Summary

Security Labels are a key component of systems providing security, particularly for military and government use where they are used to provide protective marking on information and as the basis for access control. Security Label Policy (simply termed "security policy" in most security label standards) controls the detailed structure of security labels and how they are used to provide access control.

Open standards are vital for deployment of security labels outside of small localized deployments. Many of these standards are comprehensive, as a consequence of capabilities included to support complex environments. This whitepaper explains Isode’s open standards approach and how our product set can be used to support extremely complex environments. It also shows how the tools can be used to support simple environments using open standards, avoiding the need for a proprietary approach.

This whitepaper introduces some of the key concepts in this area and then describes the capabilities of Isode's Security Policy Information File (SPIF) Editor in a way that enables a quick evaluation of the product.

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The Role of Security (Label) Policy

A Security Label for use by applications and documents will typically contain two pieces of information:

  • Security Classification. This will typically be well known values such as "SECRET”, "TOP SECRET" and "UNCLASSIFIED" that give the basic classification of the information. In some environments, the classification can take on other values. For example the key classification in the Isode security policy is "CONFIDENTIAL".
  • Security Categories. These are used to provide additional information to provide more detailed information, as the basic classification provides insufficient control for most secure environments. A security label can contain many security categories, with multiple values for each. Some example security categories:
    • "For Official Use Only" – a simple value that may be added.
    • "Releasable To" – a list of countries or organizations to which the information may be released. For example "Releasable To NATO" or "Releasable to UK/US",
    • A list of departments or functions which are allowed access to the information that is labelled.

The central role of a Security (Label) Policy is to specify which labels are valid. If information is being shared, it is vital that all users have a common understanding of the labels to be used and that tools adding labels only add valid labels. A shared security policy enables this. Other capabilities provided by a security policy include:

  • Control of format of the associated Security Clearances.
  • Control of how Access Control works (the detailed functionality of checking a Security Label against a Security Clearance).
  • Control as to how security labels are displayed in different locations (e.g., on front page of document or in document header), including form of words and colour.
  • How label equivalences work to support cross domain operation and security label mappings at domain boundaries.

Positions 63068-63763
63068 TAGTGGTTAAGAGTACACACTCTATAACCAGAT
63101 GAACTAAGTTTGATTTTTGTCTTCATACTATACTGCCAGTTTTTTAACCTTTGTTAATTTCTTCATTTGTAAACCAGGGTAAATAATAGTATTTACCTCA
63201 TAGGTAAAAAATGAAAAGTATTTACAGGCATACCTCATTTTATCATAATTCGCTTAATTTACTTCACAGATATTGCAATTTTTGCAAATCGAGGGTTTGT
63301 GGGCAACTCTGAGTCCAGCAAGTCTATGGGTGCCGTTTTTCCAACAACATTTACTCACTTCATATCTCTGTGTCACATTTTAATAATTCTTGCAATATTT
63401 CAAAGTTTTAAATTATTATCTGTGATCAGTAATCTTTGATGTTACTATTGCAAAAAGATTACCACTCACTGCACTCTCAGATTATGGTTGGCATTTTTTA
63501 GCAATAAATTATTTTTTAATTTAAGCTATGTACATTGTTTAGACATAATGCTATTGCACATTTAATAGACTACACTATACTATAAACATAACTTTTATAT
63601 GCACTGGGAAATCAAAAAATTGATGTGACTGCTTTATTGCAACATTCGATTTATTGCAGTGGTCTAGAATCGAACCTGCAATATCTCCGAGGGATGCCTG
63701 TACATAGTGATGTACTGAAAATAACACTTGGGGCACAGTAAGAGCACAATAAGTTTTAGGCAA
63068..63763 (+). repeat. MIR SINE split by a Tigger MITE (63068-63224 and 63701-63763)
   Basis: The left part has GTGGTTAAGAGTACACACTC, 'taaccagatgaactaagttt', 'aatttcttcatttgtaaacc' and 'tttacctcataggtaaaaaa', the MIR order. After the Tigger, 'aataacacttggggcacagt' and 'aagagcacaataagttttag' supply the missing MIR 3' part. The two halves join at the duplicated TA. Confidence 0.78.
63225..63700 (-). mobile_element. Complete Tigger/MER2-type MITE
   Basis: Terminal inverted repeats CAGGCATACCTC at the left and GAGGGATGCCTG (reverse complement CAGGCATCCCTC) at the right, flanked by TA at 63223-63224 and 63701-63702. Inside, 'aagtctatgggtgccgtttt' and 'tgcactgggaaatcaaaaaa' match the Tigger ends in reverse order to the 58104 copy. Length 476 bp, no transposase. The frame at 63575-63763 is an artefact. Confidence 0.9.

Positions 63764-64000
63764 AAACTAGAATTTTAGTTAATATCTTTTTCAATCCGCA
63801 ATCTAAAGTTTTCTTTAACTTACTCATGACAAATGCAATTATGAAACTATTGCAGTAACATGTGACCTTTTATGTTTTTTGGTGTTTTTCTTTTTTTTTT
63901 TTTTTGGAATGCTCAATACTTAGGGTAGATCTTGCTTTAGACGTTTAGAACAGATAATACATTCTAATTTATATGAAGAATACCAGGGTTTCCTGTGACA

Further information is provided in the Isode whitepapers:

Isode Security (Label) Policy Management Goals

Isode's goals for support of security labels and security policy are:

  1. Use open standards. Isode is an open standards company.
  2. Support all common open standard security label formats, and conversion between them.
  3. Provide high functionality security policy capabilities.
  4. Use the Open XML SPIF format for SPIFs.
  5. To provide a flexible tool to view and analyze SPIFs supplied or generated elsewhere.
  6. Make it very easy to make simple changes to complex SPIFs.
  7. Make it very easy to create and manage simple SPIFs.
  8. Provide straightforward creation and editing functionality for complex SPIFs and advanced security policy functionality.
  9. Ensure that SPIFs are valid and that errors are cleanly reported.

The rest of this whitepaper looks at the detailed SPIF creation and editing capabilities of Isode's SPIF editor in support of the goals listed above.

Use with Isode Products and Other Applications

SPIF editing is not usually an end in itself. The security policy being managed will invariably be used in support of other applications. This section gives some pointers as to applications that can make use of SPIFs created by the Isode SPIF editor:

Trying it out

The Isode SPIF editor is installed with all Isode products. On Windows it can be launched by selecting "SPIF Editor" from the Isode program group, on Unix by using "/opt/isode/bin/sdat". When you run SPIF Editor you get the initial screen shown below.

We describe a number of SPIF Editor capabilites as "easy" and the rest of this whitepaper is written so that, if you wish, you can follow along with the SPIF Editor in order to validate this claim.

Some Sample Policies

The basic capabilities of the SPIF editor are best explored initially by loading some sample SPIFs. This will also show the utility of the SPIF Editor to view SPIFs. All of the SPIFs shown below can be loaded from the "load sample" option in the initial screen.

NATO

This NATO SPIF is a good example of a basic military SPIF following the NATO AC/322-D (2004) 0029(INV) model. The layout shows the named policy, the list of security classifications and then each security category and values for each category. The right hand pane is used for detail display and configuration of policy, classifcations, categories and category values.

UK Government

This UK Government policy is a good sample of a generic government SPIF.

Isode

Isode's own security policy is an example of a simple commercial policy. Points to note: